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I’ve highlighted the effects you can create in Motion for workflow tasks like titles, transitions, and effects, but it is always interesting to see how far one can push Motion to create things you would only expect in After Effects. This tutorial above is a prime example of something I wasn’t sure Motion could create. Editor/plugin author Simon Ubsdell takes a concept that originated in After Effects and creates it from scratch in Motion. Using textures, text layers, blend modes, filters, and behaviors, Simon creates this effect which can be used for promos, documentaries, or identifiers. I have to give kudos for the content that Simon has produced as of late. I’ve always believed the reason Motion wasn’t as popular as After Effects was because of the vast community and gurus that are out there. Seeing a dedicated user showcase Motion capabilities peeks my interest to add this tool to my skill set.

Overall, Motion has matured into a intricate and versatile tool that editors should take the time to learn. The market tends to favor the After Effects user, but every now and then there are jobs for people with Motion knowledge. Knowing this tool can benefit you in the long run.

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Other FCPX Ecosystem Apps

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It’s been about four years since the debut of Final Cut Pro X. In that time, the application has had 14 updates which took it from what some would say is a beta level software not ready for prime-time, to a professional level editing application which is truly groundbreaking. Also in that time, new applications have entered the FCPX ecosystem to help users have as much speed outside the application as they do inside. I want to highlight three applications and a set of folder templates which I believe FCPX users should get their hands on as soon as possible.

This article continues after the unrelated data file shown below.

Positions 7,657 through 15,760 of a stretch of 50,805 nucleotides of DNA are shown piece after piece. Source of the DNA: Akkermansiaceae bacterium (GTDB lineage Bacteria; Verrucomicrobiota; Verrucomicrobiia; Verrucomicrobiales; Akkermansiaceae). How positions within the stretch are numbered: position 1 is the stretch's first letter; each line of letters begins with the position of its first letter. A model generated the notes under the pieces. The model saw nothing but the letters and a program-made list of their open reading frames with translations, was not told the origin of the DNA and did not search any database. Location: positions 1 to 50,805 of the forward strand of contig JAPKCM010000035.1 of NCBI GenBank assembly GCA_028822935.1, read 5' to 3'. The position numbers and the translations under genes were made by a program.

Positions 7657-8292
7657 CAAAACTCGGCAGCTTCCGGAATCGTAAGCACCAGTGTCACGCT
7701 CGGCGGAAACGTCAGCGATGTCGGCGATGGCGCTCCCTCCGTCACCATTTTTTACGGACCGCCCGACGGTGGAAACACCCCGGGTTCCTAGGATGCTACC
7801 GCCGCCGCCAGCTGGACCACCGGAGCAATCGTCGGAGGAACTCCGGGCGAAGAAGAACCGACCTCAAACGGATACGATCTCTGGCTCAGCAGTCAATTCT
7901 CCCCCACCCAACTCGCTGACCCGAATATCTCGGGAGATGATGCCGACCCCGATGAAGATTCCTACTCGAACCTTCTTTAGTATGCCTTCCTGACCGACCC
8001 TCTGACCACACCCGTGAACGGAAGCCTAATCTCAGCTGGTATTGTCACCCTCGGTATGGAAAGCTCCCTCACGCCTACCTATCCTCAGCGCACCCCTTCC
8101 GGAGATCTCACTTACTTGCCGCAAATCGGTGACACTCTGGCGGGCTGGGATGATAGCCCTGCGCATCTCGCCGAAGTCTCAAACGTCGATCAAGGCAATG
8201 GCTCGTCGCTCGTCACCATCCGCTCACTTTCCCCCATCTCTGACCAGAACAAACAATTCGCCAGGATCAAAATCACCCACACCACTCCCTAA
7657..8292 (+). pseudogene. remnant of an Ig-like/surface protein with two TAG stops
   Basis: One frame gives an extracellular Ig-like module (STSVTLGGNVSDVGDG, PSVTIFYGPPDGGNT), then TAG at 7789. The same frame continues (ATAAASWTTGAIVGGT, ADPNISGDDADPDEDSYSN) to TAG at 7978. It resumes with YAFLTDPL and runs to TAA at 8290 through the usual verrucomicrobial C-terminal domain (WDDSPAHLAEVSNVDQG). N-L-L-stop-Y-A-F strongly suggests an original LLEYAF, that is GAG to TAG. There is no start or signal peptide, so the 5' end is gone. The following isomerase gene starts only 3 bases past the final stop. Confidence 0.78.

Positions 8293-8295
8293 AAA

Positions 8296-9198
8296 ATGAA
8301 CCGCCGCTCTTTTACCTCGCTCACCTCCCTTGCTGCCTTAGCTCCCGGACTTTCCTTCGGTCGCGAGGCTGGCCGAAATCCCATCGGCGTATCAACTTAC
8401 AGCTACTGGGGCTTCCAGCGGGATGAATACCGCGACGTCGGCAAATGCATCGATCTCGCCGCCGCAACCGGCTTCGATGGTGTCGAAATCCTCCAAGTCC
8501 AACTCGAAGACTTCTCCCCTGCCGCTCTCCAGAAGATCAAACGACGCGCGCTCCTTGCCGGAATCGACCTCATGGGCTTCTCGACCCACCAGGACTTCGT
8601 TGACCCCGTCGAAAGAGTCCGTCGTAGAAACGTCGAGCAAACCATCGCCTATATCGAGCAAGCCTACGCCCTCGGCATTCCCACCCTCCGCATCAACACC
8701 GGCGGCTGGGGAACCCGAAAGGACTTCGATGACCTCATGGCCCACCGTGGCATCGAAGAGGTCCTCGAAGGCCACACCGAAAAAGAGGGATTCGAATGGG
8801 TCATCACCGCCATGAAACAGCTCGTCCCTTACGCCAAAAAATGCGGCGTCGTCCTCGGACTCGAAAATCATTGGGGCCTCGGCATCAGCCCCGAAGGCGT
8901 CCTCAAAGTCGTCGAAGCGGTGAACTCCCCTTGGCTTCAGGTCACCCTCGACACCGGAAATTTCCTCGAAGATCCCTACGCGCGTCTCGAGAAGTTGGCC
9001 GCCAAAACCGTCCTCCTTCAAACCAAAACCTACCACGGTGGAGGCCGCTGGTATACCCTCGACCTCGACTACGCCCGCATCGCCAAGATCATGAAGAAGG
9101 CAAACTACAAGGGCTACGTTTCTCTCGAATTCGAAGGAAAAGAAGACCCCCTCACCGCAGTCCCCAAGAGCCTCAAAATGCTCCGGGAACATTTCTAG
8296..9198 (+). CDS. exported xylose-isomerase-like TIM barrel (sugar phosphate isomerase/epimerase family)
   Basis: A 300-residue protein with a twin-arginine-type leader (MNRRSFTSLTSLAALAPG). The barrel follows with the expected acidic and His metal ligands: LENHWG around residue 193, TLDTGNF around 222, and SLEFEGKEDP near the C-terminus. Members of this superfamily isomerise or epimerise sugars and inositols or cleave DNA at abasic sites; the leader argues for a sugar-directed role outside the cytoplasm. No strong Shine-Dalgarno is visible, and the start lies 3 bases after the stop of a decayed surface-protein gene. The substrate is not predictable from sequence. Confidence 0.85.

ClipExporter 2.0

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ClipExporter is an application that allows users to send their clips to other post production software like Nuke and After Effects. Utilizing the FCPX xml protocol, users take the exported XML file and bring it into ClipExporter. From there, users can choose between the AE exporter, the Nuke exporter, or create trimmed video clips. Choosing either option gives the user the ability to deal with edited clips as opposed to sending an entire clip for further post processing. If you are trying to take your clips to After Effects, the application will generate a jsx file, which AE will read as a script, and load your clips once you run it. Certain items will carry over like resizing, spatial conform, and other modifications, but titles, generators, and such will not. If you are using the Nuke option, it will create a complete folder structure according to your requirements in Nuke. I personally have not used this application even though I have the first version of it. My workflows don’t usually require intense visual effect work so I haven’t had the chance to put it to the test. The newest version (version two) is streamlined much further and runs about $90.